Formation of Thermally Stable Bulk Heterojunction by Reducing the Polymer and Fullerene Intermixing

Yoonhee Jang, Yun Ju Cho, Minjung Kim, Jeesoo Seok, Hyungju Ahn, Kyungkon Kim
2017 Scientific Reports  
A morphologically stable bulk heterojunction (BHJ) with a large heterojunction area is prepared by reducing the portion of the small band gap polymer (PTB7) and fullerene intermixture through a sequential deposition (SqD) of the nanostructured PTB7 and the fullerene layer. The nanostructured PTB7 layer is prepared using a ternary solvent composed of chlorobenzene, 1,8-diiodooctane (DIO) and 1-chloronaphthalene (1-CN). Adding DIO and 1-CN enhances the ordering of PTB7 chains and results in a
more » ... structured polymer surface. The grazing incidence X-ray diffraction results reveal that the SqD of the nanostructured PTB7 and fullerene layers forms the BHJ with little intermixing between the polymer and the fullerene domains compared to the BHJ formed by the deposition of the blended PTB7 and fullerene solution (BSD). The OPV utilizing the SqD processed BHJ (SqD-OPV) exhibits a power conversion efficiency (PCE) of 7.43%, which is similar to that when the BSD processed BHJ (BSD-OPV) is utilized. Furthermore, the SqD-OPV exhibits an excellent thermal stability. The SqD-OPV maintains its initial PCE even after thermal annealing at 140 °C for 10 days, whereas the BSD-OPV maintains 78% of its initial efficiency under the same condition. The bulk heterojunction (BHJ) is the most widely used photo-active layer system for organic photovoltaic (OPV) devices 1-3 . The BHJ is mostly formed by the blended solution deposition (BSD), where a BHJ is prepared by depositing a blended solution of electron donating polymer and electron accepting organic semiconductors. The fullerene derivatives have been used mainly as the electron accepting organic semiconductors. Nowadays, many efficient non-fullerene acceptors have been reported to achieve excellent solar cell performance in the BHJ OPV 4 . The BSD process is effective in forming the heterojunction with a large surface area. However, delicate controls of the processing conditions (e.g., donor to acceptor ratio, amount of processing additives, types of solvents, processing temperature, and additional annealing process) are required to maximize the solar cell performance by inducing the nano-scale phase separation of the donor and the acceptor materials 5 . An alternative method of forming the BHJ through sequential deposition (SqD) has recently been reported by several researchers 6-12 . The SqD process is more flexible in finding an optimized condition because the system can be optimized by independently controlling the thickness of each layer. However, finding a method of enhancing the heterojunction area and a proper solution for the top-layer that does not dissolve the bottom-layer are required to achieve efficient SqD processed OPVs (SqD-OPV). Yang et al. claimed that the SqD-OPV based on P3HT/PCBM had the potential to show a better performance than a BSD processed OPV (BSD-OPV) because of a significant reduction in the bimolecular charge recombination 5 . The Schwartz group found that the BHJ morphology formed by the SqD process was almost identical to that formed by the BSD process and could be controlled using tailored semi-orthogonal solvent blends 7 . In terms of the BHJ morphology, pure polymer and fullerene domains and polymer and fullerene intermixture were reported to co-exist in the BHJ prepared by the BSD 13-16 . The intermixture domain may cause the morphological instability of the BHJ processed by the BSD 16 . Meanwhile, the polymer crystallinity was not disturbed by the SqD of fullerene, which would help in enhancing the morphological stability 12 . However, as the BSD process does, the SqD-OPVs require an additional thermal annealing step to obtain a large heterojunction area because of the ineffective penetration of fullerenes into the polymer layer. The post thermal annealing process might form polymer and fullerene intermixtures. Published: xx xx xxxx OPEN www.nature.com/scientificreports/ 2 SCiENtifiC RePoRTS | 7: 9690 |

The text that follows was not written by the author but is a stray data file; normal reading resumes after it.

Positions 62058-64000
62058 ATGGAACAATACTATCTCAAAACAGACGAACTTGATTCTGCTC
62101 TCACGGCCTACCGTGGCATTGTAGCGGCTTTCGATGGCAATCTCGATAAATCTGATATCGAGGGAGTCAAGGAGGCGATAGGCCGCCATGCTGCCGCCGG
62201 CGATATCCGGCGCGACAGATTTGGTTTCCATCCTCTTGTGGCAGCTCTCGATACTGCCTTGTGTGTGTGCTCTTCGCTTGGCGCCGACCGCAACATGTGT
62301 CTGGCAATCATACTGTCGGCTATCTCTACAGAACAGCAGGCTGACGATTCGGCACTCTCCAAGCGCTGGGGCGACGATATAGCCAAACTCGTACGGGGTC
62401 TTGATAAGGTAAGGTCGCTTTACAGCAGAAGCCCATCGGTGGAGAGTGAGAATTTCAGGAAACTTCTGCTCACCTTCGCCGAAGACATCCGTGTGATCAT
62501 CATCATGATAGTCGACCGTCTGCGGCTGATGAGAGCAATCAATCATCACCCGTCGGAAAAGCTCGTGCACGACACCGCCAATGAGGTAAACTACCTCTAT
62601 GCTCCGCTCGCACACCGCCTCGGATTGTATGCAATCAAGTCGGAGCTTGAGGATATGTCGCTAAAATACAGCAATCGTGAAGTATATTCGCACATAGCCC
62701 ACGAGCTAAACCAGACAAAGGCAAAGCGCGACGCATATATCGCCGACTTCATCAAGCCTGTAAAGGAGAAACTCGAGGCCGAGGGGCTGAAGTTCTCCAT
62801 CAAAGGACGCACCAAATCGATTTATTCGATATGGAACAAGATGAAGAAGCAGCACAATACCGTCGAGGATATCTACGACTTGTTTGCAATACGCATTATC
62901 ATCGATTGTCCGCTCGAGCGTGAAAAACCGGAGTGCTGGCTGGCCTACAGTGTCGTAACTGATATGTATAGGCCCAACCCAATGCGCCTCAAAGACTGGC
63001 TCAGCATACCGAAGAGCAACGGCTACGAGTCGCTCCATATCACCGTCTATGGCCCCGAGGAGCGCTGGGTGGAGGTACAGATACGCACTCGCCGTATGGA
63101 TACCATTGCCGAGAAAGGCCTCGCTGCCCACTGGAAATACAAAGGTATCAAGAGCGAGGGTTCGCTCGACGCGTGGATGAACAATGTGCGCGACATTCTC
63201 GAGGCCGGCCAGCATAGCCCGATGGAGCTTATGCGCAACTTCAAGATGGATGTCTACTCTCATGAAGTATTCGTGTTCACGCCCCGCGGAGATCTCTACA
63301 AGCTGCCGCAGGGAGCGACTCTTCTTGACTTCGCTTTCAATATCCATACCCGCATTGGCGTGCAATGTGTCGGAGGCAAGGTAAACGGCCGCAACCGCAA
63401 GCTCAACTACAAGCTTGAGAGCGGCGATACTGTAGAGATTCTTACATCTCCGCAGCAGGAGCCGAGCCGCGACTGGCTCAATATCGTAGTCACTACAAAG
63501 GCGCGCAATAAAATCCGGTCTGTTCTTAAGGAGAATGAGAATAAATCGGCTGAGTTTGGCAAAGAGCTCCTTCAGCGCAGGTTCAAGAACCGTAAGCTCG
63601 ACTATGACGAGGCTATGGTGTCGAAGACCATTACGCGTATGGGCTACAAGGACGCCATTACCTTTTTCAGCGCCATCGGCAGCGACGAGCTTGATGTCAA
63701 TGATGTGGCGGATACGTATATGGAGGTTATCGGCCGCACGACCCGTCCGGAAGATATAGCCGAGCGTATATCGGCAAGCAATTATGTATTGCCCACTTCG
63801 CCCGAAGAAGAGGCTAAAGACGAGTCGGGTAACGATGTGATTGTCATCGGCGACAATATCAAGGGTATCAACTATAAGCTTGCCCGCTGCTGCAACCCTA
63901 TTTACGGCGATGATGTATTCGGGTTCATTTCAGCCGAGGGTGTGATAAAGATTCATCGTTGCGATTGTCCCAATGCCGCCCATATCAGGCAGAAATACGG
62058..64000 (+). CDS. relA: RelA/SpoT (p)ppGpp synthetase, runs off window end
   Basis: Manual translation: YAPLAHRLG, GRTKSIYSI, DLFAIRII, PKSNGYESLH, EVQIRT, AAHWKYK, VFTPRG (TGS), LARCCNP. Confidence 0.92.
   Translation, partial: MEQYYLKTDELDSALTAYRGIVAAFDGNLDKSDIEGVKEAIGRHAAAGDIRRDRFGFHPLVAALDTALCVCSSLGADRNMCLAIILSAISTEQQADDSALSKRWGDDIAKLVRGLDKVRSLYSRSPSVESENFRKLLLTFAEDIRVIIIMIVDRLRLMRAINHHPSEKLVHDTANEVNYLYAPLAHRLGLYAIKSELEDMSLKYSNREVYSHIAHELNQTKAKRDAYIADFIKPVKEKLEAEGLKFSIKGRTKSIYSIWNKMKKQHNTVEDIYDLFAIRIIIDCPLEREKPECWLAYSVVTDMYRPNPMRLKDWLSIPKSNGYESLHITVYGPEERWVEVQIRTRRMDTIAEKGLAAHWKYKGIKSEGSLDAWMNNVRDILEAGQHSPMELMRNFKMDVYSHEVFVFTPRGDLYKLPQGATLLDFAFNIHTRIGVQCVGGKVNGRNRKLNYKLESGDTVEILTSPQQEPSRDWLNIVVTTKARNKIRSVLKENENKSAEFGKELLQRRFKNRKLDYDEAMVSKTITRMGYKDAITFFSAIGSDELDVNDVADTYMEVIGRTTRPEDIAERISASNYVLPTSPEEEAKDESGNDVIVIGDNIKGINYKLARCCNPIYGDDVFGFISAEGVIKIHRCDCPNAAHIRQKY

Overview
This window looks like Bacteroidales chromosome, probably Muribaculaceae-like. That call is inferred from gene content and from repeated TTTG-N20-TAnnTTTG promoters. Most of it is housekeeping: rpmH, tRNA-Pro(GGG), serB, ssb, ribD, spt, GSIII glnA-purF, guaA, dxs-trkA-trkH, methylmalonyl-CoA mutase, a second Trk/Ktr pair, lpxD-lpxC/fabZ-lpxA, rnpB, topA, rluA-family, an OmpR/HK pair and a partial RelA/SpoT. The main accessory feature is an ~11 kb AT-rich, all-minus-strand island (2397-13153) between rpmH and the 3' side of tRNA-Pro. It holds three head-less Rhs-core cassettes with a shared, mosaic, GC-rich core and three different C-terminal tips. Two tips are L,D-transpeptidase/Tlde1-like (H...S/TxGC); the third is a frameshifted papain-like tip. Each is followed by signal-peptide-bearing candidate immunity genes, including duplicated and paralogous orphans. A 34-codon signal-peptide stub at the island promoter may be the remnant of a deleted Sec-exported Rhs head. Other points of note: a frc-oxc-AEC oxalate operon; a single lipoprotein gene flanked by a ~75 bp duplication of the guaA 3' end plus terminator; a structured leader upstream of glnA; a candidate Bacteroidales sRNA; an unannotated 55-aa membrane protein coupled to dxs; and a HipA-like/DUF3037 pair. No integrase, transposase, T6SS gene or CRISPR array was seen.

doi:10.1038/s41598-017-09167-4 pmid:28851926 pmcid:PMC5575051 fatcat:fsdlhzqyjjaovdg5omvrkxv53m